Learning To Lead

Seventeen-year-old Holly Eliason has been a Girl Scout since she was 5 years old. The senior at Sherman Central School admits it wasn’t always the coolest thing to do, but it was one of the most important.

“Especially when I was in ninth and 10th grade, a lot of girls were wondering why I was still going to Girl Scouts,” Holly said. “Now that I’m a senior, I don’t really care what others think.”

It’s also created lifelong friendships for this National Honor Society student and cross country phenom.

“I know being in Girl Scouts has made me a better runner by teaching me about competition,” Holly said. “Whether trying to sell the most cookies, or trying to earn the most petals as a Daisy Scout, Girl Scouts has been pivotal in my success both in and out of the classroom.”

Holly’s mom Chris, a former Girl Scout herself, now is a troop leader for girls in Findley Lake, Sherman, and Panama.

“You see some girls who really need this,” Chris Eliason said. “A lot of these kids come from broken homes and scouting gives them stability that they otherwise wouldn’t get. By taking part in a program that teaches self-respect, hard work and teamwork, these kids are getting a leg up on life.”

Building confidence and leadership skills is a primary focus of Girl Scouts. Cindy Odom is CEO of the Girl Scouts of Western New York. She said it’s important that young girls are exposed to the scouting experience.

“In Girl Scouts, we expose girls to leadership-development programs and activities that boost their confidence,” Odom said. “We’re creating young leaders who will help shape our future.”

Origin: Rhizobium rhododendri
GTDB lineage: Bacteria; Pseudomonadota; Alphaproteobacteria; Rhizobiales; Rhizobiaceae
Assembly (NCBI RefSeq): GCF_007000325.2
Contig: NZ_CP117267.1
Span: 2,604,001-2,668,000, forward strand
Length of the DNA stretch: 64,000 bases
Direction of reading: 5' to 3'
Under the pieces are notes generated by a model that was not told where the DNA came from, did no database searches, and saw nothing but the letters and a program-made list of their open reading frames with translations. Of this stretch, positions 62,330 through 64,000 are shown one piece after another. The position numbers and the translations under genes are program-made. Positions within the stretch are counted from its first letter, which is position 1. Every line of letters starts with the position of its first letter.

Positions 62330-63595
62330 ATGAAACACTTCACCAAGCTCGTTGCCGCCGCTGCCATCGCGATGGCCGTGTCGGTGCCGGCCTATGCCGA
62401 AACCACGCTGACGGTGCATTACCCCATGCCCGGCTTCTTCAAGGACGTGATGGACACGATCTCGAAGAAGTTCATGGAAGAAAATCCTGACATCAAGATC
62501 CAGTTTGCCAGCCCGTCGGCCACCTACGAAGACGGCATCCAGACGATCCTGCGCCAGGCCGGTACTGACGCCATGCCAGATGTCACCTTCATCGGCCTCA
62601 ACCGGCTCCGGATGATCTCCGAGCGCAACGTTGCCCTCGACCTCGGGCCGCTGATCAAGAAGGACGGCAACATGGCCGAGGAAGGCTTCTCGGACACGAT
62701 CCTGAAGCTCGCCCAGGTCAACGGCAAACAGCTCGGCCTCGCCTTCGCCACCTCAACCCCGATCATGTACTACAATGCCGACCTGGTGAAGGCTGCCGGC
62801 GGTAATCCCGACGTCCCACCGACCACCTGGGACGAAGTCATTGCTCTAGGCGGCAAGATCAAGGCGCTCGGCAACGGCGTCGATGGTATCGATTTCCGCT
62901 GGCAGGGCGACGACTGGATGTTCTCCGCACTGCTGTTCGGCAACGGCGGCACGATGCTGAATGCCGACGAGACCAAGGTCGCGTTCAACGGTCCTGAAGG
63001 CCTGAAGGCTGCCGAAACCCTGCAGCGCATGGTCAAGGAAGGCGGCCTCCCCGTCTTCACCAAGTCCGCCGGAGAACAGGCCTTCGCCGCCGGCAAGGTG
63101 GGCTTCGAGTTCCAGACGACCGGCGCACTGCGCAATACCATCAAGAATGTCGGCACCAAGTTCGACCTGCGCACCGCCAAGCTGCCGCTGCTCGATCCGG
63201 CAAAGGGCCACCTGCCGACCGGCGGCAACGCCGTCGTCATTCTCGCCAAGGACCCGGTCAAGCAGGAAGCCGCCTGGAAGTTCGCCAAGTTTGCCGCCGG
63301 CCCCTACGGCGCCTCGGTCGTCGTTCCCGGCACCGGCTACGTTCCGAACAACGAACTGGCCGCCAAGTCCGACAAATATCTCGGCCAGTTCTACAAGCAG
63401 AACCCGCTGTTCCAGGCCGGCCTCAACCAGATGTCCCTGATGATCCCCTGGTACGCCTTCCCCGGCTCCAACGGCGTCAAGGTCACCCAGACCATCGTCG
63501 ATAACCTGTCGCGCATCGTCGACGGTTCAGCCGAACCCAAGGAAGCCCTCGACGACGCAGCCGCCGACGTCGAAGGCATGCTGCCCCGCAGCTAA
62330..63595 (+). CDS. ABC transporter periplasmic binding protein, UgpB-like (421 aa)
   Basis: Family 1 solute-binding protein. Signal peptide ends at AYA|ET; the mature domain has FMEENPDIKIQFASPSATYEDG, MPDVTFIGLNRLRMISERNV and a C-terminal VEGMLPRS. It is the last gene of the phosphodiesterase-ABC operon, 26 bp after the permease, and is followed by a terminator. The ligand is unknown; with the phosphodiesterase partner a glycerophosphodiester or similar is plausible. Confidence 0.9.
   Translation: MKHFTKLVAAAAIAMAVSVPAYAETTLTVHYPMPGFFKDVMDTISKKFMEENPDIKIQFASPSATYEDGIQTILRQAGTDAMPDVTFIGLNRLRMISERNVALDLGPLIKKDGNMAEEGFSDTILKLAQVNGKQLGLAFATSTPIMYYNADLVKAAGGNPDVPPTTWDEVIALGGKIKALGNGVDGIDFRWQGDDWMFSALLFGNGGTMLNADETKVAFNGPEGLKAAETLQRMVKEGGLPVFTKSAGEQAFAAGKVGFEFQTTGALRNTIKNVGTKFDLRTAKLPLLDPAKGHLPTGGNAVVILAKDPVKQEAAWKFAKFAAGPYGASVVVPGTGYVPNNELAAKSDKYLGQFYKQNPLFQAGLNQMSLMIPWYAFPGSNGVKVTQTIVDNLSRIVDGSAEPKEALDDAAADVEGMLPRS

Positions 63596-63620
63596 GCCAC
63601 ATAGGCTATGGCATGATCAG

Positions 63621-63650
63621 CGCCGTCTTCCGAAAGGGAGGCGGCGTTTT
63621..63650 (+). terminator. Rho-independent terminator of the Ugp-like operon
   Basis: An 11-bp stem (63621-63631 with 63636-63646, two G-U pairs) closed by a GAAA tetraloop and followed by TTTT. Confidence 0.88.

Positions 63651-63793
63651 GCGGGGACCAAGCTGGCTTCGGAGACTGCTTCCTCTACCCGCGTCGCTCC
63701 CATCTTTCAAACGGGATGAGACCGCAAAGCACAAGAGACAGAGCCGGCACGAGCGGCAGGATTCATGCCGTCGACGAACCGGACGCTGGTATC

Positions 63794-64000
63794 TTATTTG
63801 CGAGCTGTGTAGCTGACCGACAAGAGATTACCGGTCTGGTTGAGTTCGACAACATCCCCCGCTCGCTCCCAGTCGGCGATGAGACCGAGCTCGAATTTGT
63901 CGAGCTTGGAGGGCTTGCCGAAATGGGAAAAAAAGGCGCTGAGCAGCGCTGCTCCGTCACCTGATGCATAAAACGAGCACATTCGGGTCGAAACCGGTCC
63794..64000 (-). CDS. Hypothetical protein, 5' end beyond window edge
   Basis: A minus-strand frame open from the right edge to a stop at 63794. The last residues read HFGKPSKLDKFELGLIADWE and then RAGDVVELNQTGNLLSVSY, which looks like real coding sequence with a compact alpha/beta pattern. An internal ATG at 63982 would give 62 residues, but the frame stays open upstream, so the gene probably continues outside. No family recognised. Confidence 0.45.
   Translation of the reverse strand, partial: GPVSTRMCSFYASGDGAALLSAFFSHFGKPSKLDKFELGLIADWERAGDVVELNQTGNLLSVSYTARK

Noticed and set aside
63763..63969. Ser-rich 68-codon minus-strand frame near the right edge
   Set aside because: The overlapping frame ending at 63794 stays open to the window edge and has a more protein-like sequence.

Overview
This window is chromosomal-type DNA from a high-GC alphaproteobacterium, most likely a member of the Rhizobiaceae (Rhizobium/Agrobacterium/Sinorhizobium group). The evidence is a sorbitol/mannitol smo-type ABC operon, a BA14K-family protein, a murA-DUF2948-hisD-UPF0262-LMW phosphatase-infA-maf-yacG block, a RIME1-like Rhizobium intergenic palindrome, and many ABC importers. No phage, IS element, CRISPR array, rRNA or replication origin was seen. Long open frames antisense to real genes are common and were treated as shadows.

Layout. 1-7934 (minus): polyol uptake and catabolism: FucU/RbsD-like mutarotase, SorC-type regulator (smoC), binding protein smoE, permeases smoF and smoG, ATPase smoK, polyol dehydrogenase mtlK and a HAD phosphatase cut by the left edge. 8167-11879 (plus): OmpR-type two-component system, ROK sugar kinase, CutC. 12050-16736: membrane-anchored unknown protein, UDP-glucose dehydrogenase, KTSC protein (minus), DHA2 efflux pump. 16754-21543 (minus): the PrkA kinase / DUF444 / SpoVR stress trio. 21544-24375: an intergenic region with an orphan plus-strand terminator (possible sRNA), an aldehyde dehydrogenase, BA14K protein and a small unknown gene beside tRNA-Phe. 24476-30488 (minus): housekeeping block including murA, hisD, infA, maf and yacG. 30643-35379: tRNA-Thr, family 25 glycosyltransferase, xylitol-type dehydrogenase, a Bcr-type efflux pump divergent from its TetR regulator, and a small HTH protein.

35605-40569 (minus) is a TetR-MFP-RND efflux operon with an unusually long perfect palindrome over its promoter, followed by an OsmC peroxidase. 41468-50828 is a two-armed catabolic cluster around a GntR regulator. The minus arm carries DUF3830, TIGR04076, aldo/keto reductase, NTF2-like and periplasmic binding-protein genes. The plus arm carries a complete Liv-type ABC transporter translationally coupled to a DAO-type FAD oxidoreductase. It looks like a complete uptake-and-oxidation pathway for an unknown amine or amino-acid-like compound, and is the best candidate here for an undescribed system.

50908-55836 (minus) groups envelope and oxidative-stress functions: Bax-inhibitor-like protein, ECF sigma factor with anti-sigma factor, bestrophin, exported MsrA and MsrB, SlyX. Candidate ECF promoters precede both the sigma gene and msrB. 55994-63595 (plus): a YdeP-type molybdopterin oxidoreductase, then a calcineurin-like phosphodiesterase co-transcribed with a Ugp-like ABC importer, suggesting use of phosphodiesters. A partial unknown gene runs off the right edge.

And that future looks bright for Holly Eliason, who credits her accomplishments to her experiences in Girl Scouts.

“The programming really has made a difference in my life and has helped shape it. Probably more important, though, are the relationships I’ve developed in Girl Scouts,” Holly said. “When you get older, the troops get smaller, but the relationships get deeper.”

Fundraising projects are also an important part of the Girl Scout experience. Chris Eliason said the projects teach life lessons, but also offer opportunities to kids who might not otherwise have them.

“Through the fundraising we were able to do, our troop went to Washington, D.C. last year to celebrate the 100th anniversary of Girl Scouts,” Chris said. “Some of the girls who went would have never been able to go, had it not been for the money we generated through our flare and cookie sales.”

Girl Scouts is one of 18 partner agencies of United Way of Southern Chautauqua County. When you give to the campaign, you too are providing life-changing experiences, and helping to shape the leaders of tomorrow.